The wood I’ve been using has been balsa and bass wood, that I found at Blick. I’ve been cutting them into 1″x3″ rectangles. For a while, I was using both types of wood but I’ve just been using the bass wood for now. The color is more consistent and the texture is smoother, which makes experimenting with shades easier. I guess it could be argued that skin is not always smooth and consistent. Alright, well, I just like it better. Plus, it’s cheaper.

In mixing the shades, I used a medicine dropper for infants to be precise in my measuring – not only so I can remake the shades again, but also so I can use tiny amounts of dye at a time. The dye is aniline dye, both in liquid (brown, red) and powder (blue, yellow). The dye is extremely strong, so only a tiny, tiny amount is needed at a time. The dropper lets me use 0.2mL of dye at a time, whereas for the powder I found this little plastic/rubber thing that has very shallow rectangles that I can fill with dye. Each little rectangle is about the size of a fingernail clipping, so these are very tiny rectangles. I think I prefer the liquid dye. It’s easier to work with; I’ve found very small particles of blue dye on what I thought was clean bass wood, which is annoying and wasteful since I have to start over with another piece.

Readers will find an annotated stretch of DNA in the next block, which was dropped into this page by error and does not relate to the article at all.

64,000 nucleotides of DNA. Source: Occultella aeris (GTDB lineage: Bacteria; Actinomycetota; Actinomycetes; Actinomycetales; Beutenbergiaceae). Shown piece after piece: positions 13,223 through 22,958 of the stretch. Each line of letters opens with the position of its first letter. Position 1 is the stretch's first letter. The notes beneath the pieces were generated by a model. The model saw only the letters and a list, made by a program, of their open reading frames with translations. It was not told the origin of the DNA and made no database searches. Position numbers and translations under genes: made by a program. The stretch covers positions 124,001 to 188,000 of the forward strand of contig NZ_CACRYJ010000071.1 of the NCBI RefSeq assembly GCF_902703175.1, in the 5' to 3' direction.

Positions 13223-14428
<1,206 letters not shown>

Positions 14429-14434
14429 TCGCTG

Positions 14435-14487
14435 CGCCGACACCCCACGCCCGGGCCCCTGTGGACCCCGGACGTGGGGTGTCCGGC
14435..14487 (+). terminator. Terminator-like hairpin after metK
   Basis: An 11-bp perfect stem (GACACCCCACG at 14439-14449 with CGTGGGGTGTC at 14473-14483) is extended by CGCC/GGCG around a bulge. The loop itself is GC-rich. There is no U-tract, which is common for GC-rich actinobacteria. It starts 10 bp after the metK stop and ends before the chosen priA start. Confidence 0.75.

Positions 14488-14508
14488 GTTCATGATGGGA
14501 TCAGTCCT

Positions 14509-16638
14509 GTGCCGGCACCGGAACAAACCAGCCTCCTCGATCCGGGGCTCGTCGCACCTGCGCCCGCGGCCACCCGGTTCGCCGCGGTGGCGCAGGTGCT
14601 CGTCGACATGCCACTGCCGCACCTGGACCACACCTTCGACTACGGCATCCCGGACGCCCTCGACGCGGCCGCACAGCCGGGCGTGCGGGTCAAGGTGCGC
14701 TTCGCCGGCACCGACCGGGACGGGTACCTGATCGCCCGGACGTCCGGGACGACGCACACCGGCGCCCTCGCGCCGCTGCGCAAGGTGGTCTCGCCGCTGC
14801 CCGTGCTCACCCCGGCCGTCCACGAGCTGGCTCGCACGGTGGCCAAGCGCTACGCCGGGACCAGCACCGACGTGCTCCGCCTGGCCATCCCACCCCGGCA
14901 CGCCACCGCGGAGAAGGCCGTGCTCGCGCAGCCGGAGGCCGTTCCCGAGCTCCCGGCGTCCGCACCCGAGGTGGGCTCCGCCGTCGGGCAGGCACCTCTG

When I first started, I was using foam cups, and starting over with my mixing everyday. Recently, I started using this Press and Seal plastic wrap and switched to small Dixie cups to store mixed dye so I don’t have to go through the whole process of making it again. The Dixie cups aren’t very storage friendly – not as good as the foam cups – but I can store more stuff on my desk and I don’t need to fill them up completely. And the Press n Seal lets me clean as I go. I also have a little notebook that I’ve written down a bunch of colors in and given them code names, like P1R20Y1G3. I just write down the ratios and how much water to dye I added so I can remix the colors again, if needed. For instance:
P1 = .2mL dye/25ml H20
R20 = .2mL dye/100mL H20
Y1 = 1rect of yellow dye powder/100mL H20
G3 = 3:1 ratio of green to water

…and so on. This can go on forever. I just bought the red today, so I’m looking forward to finally narrowing these colors down. I’m determined to find my skin color, which is hard to find anyway. I think if I can find me, I can find anyone.